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Phonofilm, The Promise

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Lee de Forest
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Abstract

The film going public was not really waiting for sound films. It could be argued that films had never really been “silent,” as there was almost always some musical accompaniment in the theater. The big city movies featured an orchestra or ensemble, maybe the “Mighty Wurlitzer” theater organ, while the small town houses may have had a piano player, but the film audiences of the “pre-sound” era always expected to hear music during the “silent” film experience. And by the 1920s, the major film releases often had music scores specifically written to accompany and enhance the visuals on the screen. The emotional cues that we expect from sound were always a part of the cinema experience as music, carefully selected to reinforce the story. This was the “sound track” for the cinema, pre-1926.

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Notes

  1. 1.

    De Forest diary, August 23, 1920, Perham de Forest papers. There is a very complete record of the 1920s in his diaries, in newspapers stories, and in the collected correspondence between de Forest and Theodore Case. There are three majors sources of primary research materials used in this chapter: The Seaver Center for Western History Research, Natural History Museum of Los Angeles County (may be abbreviated “Seaver Center”). The Case Research Laboratory Papers, Cayuga Museum of History (may be abbreviated “Case Papers”). The Perham de Forest papers, History San Jose, the major source of general de Forest papers, may be abbreviated “Perham de Forest papers.”

  2. 2.

    John Frayne, AES Journal, July/August 1976, Vol. 24, No. 8.

  3. 3.

    Ernst Ruhmer, Wireless Telephony, Crosby, Lockwood and Son, London, 1908, p. 6.

  4. 4.

    Scientific American, July 29, 1901.

  5. 5.

    Ernst Ruhmer, Wireless Telephony, Crosby, Lockwood and Son, London, 1908, p. 36.

  6. 6.

    Edison letter, reprinted in: F.H. Richardson, SMPE Transactions, September 1925.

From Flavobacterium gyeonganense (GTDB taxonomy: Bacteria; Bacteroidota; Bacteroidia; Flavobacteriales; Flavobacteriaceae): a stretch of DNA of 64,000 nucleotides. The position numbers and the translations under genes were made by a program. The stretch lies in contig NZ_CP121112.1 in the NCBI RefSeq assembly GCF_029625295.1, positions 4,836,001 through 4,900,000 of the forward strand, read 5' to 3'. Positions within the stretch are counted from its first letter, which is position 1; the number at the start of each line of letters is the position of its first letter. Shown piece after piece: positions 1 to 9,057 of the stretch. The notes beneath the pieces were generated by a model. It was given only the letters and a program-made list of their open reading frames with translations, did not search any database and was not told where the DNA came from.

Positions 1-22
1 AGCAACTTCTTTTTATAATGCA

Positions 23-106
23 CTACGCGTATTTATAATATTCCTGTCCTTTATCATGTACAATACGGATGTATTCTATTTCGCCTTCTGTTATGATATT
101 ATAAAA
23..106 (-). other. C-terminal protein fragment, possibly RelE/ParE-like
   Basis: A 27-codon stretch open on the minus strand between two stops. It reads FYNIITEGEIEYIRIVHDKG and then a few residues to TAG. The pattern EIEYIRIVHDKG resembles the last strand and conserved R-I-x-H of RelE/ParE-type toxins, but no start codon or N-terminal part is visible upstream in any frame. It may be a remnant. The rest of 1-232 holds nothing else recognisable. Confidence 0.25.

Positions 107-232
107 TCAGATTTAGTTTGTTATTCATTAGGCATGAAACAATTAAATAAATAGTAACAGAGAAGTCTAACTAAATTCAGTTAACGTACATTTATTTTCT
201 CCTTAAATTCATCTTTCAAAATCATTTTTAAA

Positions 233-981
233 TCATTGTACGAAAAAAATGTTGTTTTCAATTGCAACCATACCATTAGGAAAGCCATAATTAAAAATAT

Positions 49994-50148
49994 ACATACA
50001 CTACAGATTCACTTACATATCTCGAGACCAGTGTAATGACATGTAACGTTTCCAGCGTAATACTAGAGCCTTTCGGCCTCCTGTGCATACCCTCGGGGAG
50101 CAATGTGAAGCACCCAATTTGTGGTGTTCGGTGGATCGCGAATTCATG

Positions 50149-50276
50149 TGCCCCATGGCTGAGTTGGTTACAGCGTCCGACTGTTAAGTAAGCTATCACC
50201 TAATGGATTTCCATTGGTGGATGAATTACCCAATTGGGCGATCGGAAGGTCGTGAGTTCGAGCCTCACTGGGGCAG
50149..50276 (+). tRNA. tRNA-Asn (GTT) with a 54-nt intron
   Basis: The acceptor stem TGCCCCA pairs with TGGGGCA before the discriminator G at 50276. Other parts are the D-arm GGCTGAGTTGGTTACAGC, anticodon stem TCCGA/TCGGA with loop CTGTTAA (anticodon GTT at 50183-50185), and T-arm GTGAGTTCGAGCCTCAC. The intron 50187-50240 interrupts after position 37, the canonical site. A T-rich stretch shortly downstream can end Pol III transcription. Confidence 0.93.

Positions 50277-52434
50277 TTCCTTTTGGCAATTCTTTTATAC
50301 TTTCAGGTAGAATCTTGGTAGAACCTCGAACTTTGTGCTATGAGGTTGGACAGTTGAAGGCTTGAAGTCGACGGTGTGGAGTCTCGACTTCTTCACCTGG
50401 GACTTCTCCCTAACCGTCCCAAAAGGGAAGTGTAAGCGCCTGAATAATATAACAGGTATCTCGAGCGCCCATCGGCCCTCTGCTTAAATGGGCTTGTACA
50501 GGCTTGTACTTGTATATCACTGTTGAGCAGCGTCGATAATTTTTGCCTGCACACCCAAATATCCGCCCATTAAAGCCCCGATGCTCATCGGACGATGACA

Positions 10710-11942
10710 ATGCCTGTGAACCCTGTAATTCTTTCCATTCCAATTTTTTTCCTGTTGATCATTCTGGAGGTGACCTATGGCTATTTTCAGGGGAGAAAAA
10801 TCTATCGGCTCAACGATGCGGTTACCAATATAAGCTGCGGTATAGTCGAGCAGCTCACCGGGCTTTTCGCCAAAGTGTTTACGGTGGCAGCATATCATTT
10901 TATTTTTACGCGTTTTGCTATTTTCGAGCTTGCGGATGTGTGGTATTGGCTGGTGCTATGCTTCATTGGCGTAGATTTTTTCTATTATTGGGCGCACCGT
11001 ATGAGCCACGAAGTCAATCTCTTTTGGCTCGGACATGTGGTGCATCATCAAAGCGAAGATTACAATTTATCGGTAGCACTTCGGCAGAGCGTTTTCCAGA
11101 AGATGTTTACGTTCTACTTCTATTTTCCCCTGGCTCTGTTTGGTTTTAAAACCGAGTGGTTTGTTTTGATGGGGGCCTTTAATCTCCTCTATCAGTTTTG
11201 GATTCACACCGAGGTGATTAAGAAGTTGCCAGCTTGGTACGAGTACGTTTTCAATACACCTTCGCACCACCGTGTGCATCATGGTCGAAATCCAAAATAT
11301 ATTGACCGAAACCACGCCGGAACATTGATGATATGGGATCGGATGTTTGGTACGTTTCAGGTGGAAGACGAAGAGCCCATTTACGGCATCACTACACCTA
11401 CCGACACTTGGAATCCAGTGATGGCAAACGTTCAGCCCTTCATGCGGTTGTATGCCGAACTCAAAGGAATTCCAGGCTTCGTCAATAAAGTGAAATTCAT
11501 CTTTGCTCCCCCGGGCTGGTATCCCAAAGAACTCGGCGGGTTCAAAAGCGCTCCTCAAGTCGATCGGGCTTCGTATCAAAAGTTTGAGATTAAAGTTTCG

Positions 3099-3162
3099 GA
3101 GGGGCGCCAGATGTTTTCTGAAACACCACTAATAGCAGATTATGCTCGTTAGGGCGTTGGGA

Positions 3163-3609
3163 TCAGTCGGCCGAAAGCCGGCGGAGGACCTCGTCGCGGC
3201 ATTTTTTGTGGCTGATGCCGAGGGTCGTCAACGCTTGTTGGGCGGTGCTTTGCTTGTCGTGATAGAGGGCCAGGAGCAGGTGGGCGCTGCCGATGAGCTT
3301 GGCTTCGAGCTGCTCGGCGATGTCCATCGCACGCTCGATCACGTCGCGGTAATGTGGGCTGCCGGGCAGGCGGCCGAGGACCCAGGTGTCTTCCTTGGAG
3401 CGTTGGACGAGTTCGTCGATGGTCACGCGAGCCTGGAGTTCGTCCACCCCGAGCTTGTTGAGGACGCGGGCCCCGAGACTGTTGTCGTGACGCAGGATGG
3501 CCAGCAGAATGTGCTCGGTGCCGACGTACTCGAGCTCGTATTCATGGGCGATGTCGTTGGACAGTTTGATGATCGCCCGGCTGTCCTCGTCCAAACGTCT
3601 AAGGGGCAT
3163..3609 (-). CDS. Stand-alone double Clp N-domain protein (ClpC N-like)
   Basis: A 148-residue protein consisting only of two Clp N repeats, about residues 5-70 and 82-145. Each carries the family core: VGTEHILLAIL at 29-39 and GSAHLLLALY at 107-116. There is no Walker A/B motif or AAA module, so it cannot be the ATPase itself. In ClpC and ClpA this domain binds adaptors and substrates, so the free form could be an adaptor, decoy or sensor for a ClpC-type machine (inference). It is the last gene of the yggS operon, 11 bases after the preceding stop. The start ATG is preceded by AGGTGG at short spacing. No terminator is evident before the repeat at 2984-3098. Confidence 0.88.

7. 7.

    Letter from WKL Dickson to Tom Theisen, SMPTE History Committee, 1932, WKL Dickson papers, Seaver Center for Western History Research, Natural History Museum of Los Angeles County.

  8. 8.

    ibid.

  9. 9.

    ibid.

  10. 10.

    Booklet with DVD series, “More Treasures from the American Film Archives 1894–1931,” National Film Preservation Foundation, 2004, San Francisco.

  11. 11.

    Rick Altman, Silent Film Sound, Columbia University Press, NY, 2004, pp. 160–164, ads for these products.

  12. 12.

    ibid., p. 165.

  13. 13.

    William Adams Simonds, Edison, His Life, His Work, His Genius, Blue Ribbon Books, NY, 1932.

  14. 14.

    ibid., p. 291.

  15. 15.

    ibid., p. 292.

  16. 16.

    Redondo Beach newspaper dated 1912, papers of EH Amet, Seaver Center.

  17. 17.

    ibid.

  18. 18.

    Peter Talmachoff, “The Wizard of the West,” in the Amet papers, Seaver Center.

  19. 19.

    Amet patent, 1,124,580, Seaver Center.

  20. 20.

    Harry M. Geduld, The Birth of the Talkies: From Edison to Jolsen, Indiana University Press, Bloomington, 1975, p. 76.

  21. 21.

    Edward Kellogg, “History of Sound Motion Pictures, part 1,” SMPTE Journal, June 1955.

  22. 22.

    Harry M. Geduld, The Birth of the Talkies: From Edison to Jolsen, Indiana University Press, Bloomington, p. 78.

  23. 23.

    Edward Kellogg, “History of Sound Motion Pictures, part 1,” SMPTE Journal, June 1955.

  24. 24.

    FOR, p. 343.

  25. 25.

    FOR, p. 345.

  26. 26.

    De Forest 1897 notebook, Yale, Perham de Forest papers, History San Jose.

  27. 27.

    FOR, p. 403.

  28. 28.

    A de Forest scrap of paper, his 1918 notes on film sound, in the de Forest papers, History San Jose. Note also the secondary reference to the phonograph: de Forest in the beginning believed that by recording sound on a film, longer passages of music, complete works, could be recorded. The phonograph disc was limited to 4 min.

  29. 29.

    ibid.

  30. 30.

    Lee de Forest, patent 1,446,246, U.S. Patent Office, from the Perham de Forest papers.

  31. 31.

    ibid.

  32. 32.

    ibid.

  33. 33.

    ibid.

  34. 34.

    ibid.

  35. 35.

    Maurice H. Zouary, DeForest, Father of the Electronic Revolution, 1995, no publisher indicated, probably himself, p. 107.

  36. 36.

    De Forest diary, August 23, 1920, Perham de Forest papers.

  37. 37.

    De Forest diary, September 8, 1920, Perham de Forest papers. In this reference developed means chemicals used to process the film.

  38. 38.

    ibid.

  39. 39.

    De Forest diary, September 11, 1920, Perham de Forest papers.

  40. 40.

    De Forest diary, September 16, 1920, Perham de Forest papers.

  41. 41.

    Scientific American, July 1923.

  42. 42.

    De Forest diary, September 11, 1920, Perham de Forest papers.

  43. 43.

    De Forest diary, September 19, 1920, Perham de Forest papers.

  44. 44.

    De Forest diary, October 6, 1920, Perham de Forest papers.

  45. 45.

    De Forest diary, November 10, 1920, Perham de Forest papers.

  46. 46.

    De Forest diary, November 25, 1920, Perham de Forest papers.

  47. 47.

    De Forest diary, November 27, 1920, Perham de Forest papers.

  48. 48.

    Stephanie Przybylek, Breaking the Silence on Film, The Cayuga Museum of History, 1999, p. 8.

  49. 49.

    Theodore Case, 1917 monograph, Case Research Laboratory Papers, Cayuga Museum of History. To be abbreviated “Case papers.”

  50. 50.

    ibid.

  51. 51.

    Letter from Case to de Forest, January 26, 1920, Case Papers.

  52. 52.

    De Forest letter to Case, August 13, 1920, Case Papers.

  53. 53.

    De Forest letter to Case, August 18, 1920, Case Papers.

  54. 54.

    Case letter to de Forest, August 19, 1920, Case Papers.

  55. 55.